Remember, June 1st is that possible X date where the country could default the first time ever in the nation, bringing about as the White House has said repeatedly, really catastrophic outcomes when it comes to the economy, people's jobs, people's money, and therefore they don't really have the time to come negotiate back and forth with these pauses and stops.

Ultimately, both sides want to see a deal they say, and so it's going to take them coming back to the table to do so. But of course, when that happens is unknown at the moment, Victor and Amara.

WALKER: And I guess at this point, Jasmine Wright, thank you very much. Let's get some perspective now from CNN political commentator on Spectrum news political anchor, Errol Louis. Good morning to you, Errol.

All right. So we heard there from Jasmine and look, there was optimism at the beginning of the week, when Biden and McCarthy met out at the White House and on Friday, the talks hit a snag it looks like talks broke down last night after they met after for only an hour. Where do things go from here Errol?

ERROL LOUIS, CNN POLITICAL COMMENTATOR: Good morning, Amara. This is where fear starts to enter the equation. We've seen a lot of standard negotiating tactics walking away stalling, delaying calling for more talks, bringing new negotiators into the room and kicking some of the other parties out of the room so that we've got basically a one-on-one negotiation between the President and the House speaker and their top aides.


But now, you know, we really are down to the wire. And the consequences of not reaching a deal are going to be felt. I mean, the G7 summit and other places economic leadership of the planet depends on the stability of the United States. And there can be very serious consequences.

I mean, as it is, when this happened back in 2011, the U.S. debt was downgraded for the first time. And there are in fact, some companies out there, Microsoft, I think, is one of them, Johnson and Johnson, whose debt is considered superior, more reliable than that of the United States, that in itself is both tragic and something not to be repeated.

But they are going down a path where, you know, what has been a pretty good economy 3.4 percent unemployment rate, inflation coming down every month, that it could be tipped over into recession with the stock market crash to boot. That's very, very possible. And it could all happen in the next 10 days, Amara.

WALKER: OK, so let's talk about, you know, these talks, then, because something has to give right. And we know that Republicans, one of their main demands, of courses, is spending cuts and looking taking a hard look at the federal safety net programs like food stamps and Medicaid, this is what President Biden's response was, when he was asked about that this week. Listen.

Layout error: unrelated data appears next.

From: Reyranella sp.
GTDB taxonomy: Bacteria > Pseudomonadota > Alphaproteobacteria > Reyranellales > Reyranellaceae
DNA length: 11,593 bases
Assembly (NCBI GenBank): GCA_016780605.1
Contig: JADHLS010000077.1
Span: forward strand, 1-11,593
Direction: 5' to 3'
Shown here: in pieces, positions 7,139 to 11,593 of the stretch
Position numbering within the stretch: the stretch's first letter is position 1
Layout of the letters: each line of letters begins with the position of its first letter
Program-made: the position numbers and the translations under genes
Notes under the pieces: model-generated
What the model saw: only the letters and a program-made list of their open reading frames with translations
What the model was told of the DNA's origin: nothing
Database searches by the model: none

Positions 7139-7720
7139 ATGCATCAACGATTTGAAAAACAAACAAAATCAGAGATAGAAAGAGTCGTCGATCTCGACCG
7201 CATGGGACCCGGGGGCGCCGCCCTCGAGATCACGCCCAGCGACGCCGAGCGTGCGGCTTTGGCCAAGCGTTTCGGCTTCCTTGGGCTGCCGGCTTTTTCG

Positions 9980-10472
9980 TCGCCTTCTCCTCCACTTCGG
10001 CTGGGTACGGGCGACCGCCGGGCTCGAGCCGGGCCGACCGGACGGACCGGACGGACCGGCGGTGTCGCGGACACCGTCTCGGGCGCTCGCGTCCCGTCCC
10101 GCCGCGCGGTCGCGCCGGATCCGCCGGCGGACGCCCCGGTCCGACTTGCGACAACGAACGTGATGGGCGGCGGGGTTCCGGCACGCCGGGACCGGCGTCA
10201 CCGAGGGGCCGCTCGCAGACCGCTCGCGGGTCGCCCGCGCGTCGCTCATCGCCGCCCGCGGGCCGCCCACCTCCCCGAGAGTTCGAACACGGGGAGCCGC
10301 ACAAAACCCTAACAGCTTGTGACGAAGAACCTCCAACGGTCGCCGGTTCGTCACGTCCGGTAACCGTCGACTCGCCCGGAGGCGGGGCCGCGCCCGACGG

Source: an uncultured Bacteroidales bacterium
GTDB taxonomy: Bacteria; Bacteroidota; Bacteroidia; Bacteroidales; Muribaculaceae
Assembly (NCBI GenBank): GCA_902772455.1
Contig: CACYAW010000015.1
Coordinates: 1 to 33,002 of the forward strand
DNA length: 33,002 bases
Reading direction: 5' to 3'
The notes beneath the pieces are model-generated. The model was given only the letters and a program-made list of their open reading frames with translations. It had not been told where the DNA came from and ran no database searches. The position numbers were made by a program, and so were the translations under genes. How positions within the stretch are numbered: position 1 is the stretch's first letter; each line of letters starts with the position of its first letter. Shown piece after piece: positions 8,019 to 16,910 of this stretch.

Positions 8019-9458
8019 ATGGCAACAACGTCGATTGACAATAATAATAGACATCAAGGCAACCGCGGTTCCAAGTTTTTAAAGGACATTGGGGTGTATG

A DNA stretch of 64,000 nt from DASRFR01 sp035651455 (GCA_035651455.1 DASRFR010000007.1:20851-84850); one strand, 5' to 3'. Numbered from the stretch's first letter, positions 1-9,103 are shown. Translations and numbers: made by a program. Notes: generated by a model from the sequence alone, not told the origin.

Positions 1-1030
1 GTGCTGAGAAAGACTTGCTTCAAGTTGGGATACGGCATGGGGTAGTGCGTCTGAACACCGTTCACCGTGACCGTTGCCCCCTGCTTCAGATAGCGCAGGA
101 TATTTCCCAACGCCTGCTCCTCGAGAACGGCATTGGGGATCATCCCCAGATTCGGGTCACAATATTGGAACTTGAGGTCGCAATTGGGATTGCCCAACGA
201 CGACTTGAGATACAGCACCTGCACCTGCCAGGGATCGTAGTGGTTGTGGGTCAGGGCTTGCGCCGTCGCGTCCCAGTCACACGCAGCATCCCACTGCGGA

BIDEN: I'm not going to accept any work requirements that's going to impact on medical health needs of people. I'm not going to accept any work requirements that go much beyond what is already what I voted years ago for the work requirements that exist. But it's possible there could be a few other non-anything of any consequence.


WALKER: Few others, not any with many consequences. What is President Biden keeping the door open for? And obviously, is that something, you know, that could really hurt him when it comes to 2024, especially with his own members of the Democratic Party?

LOUIS: Well, yes, I mean, look, the President is laying out what are some pretty clear boundaries for him. He is not going to be a president who, while running for reelection gets 1.5 million people kicked off of Medicaid, that's the estimate of what would happen according to the Congressional Budget Office.

He's not going to put work requirements on people who are already low income, just so that they can have health care, that's just not going to be something he can do. And it really points to the needle, though, that he's trying to thread.

What the White House's strategy is going to be, Amara, is to try and make it so that a few Republican votes fall off of the House bill that was passed by McCarthy, and that they'll need Democratic votes in order to shore it up and get to a final deal. So it's a very particular very meticulous process of trying to find some places where, for example, the Republican budget calls for slashing support for renewable energy. While there are some Republicans were not going to go along with that, especially in the Midwestern states, where they're using, you know, biogas and other kind of, you know, ethanol, other kinds of renewable energy projects where they do want some of that federal money and they're not necessarily going to support the budget. So they're going to have to go sort of program by program, but big broad entitlement programs like Medicaid, food stamps, you know, work requirements, as you just described, that's just not going to happen.